Often times my dreams take the form of a movie or TV show.  Sadly, when it is a TV show, it includes commercials and I can't fast forwrd them.

There are lots of theories about dreams.  Some folks think they are the brain's way of rearranging facts and ideas and taking out the garbage.  Others think that dreams are the subconscious, talking to us.  Some think that it is our higher selves, giving us hints and direction.   Some think they are messages from God or angels. Some think they are images of what was or will be or might be.  Some think they are true happenings, but perhaps in another dimension or understanding.  And sometimes, they may be messages from those who have gone on before.

I buy all of the explanations.  I think that sometimes it's cleaning out the trash and sometimes it's messages from loved ones.

And every once in a while, my dreams give me pictures to remember and to make into art.

I have several such dreams that I remember vividly, pictures that become themes that I do over and over again, in different media.  There is one involving purple leaves on a yellow background, another involving a dark place on a green lawn.  Sometimes they have private meanings for me, sometimes it is just the image itself that haunts me.

Below are a few examples of my work, done from dream images

cut paper

Wall hanging quilt


Wall hanging Quilt


I do think that each of us has a powerful inner vocabulary that speaks to us but to no one else.  Artists are lucky, because this vocabulary does not use words and artists don't always need words.  There is a private place in each of us where we keep dreams and ideas and it is populated by our dreaming and waking experiences, by our hopes, by our longings, and yes, by our fears.  We would do well to be cognoscente of it.

Wednesday, April 4, 2012

Morry the teacher

I have written about Morry before, so this may be a little familiar to some of you, but I think it is worth repeating.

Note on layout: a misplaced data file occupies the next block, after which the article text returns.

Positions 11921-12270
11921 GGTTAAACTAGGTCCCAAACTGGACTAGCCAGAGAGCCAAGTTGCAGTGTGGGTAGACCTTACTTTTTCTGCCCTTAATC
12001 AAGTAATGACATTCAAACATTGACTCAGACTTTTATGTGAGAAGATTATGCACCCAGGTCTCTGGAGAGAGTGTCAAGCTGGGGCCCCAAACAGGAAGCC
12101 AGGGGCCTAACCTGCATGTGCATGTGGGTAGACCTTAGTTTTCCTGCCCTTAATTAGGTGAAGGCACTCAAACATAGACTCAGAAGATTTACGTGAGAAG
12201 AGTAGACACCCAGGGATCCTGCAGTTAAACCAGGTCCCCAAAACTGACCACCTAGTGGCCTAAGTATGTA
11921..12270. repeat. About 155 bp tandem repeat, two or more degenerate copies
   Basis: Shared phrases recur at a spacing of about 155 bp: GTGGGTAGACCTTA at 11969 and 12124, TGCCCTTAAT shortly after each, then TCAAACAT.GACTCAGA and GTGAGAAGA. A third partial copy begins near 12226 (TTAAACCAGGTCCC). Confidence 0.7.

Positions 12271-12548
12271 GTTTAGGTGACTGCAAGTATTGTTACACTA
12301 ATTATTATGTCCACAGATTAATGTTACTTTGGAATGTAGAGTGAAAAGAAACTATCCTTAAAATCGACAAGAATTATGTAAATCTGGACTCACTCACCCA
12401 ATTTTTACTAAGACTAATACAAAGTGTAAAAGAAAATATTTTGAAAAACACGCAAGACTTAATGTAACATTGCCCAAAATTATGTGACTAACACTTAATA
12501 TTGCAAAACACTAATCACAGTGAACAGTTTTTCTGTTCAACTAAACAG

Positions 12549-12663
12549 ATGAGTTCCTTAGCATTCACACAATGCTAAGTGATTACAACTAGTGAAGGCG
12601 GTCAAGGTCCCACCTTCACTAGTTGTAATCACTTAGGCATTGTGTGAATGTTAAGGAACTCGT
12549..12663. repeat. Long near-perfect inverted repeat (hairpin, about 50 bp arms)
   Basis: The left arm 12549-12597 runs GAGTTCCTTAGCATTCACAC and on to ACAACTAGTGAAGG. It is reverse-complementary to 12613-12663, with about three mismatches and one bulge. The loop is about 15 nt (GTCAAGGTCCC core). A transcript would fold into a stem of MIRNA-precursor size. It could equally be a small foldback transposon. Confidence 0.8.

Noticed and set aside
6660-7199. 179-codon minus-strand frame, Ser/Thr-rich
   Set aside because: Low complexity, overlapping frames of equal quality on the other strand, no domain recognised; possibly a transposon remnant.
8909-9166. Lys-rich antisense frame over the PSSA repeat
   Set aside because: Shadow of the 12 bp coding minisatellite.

by byrd Tetzlaff

Take what you like and leave the rest

"You don't like this, Morry, Trust me, you really don't"

Morry was sitting on the windowsill, close but not actually on the forbidden kitchen counter top.   He twitched his nose and lowered his ears, just a bit.  He looked at me with skeptical eyes.  Then he blinked politely and turned   back to sniffing the air, just to see if there was something more interesting than Spinach and pasta in the bowl I was stirring.   
As with most cats, he would have preferred Tuna in the mix.

I decided that adding the tomatoes & mushrooms would best be done away from him, perhaps on the other side of the sink. 

This casserole would not be improved by kitty whiskers delicately feeling it.

Morry looked at me, not fooled in the slightest.  I swear one eyebrow was lifted.  Then he jumped down and walked disdainfully across the floor to his water dish, flicking his tail high in the air, orange fur crackling.

Morry and I have developed an unusual relationship.  He came to live with us when he was twelve years old.  Not all of our cats were kittens when they came to live with us, but so far, Morry has been the oldest when he arrived here. 

We know what happened.  The little old lady down the street died, and a few days later, Morry landed on our doorstep.  The new owners of  the house found Morry and threw him out.  A twelve year old cat, almost blind from small growths on his eyelids, probably never having been outside before in his life.  He certainly wasn't street wise. 

But he wasn't one to feel sorry for himself either
He moved on to our porch and stayed there for several months  (it was summer at the time).  He enjoyed watching the birds in our yard and watching Princess do the 'mighty hunter' bit. 

He did not move from the porch until it started to get cold, then he decided it was time to move in.  He circled the house until he found our cat door.  He entered and sat, surveying the room through half blinded eyes, but noble in his bearing.  

He had been thrown out like garbage, but he knew better. 

He knew he was not garbage. 

He walked up to me and jumped into my lap and started purring.  He didn't lie down, but sat straight up staring into my eyes informing me that he lived here now.

We took him into the vet and found he was already neutered (thank heavens!) and we got his eyes fixed.  Fortunately, the growths on his eyelids had not yet started to scar his corneas, so he could see just fine after the surgery. 

When he came back home, he informed a very unhappy Princess that she was no longer Top Cat, and made friends with Tammer and the scared little Skinchy Kitty. 

He simply ignored the dogs as being beneath his notice.

Now, five years later, he rules the roost quietly, with an iron claw, but with few spats or harsh words.  He is much thinner now,  his teeth are too bad to let him eat all he wants.  But otherwise his health is good.  And, for the most part, so is his disposition.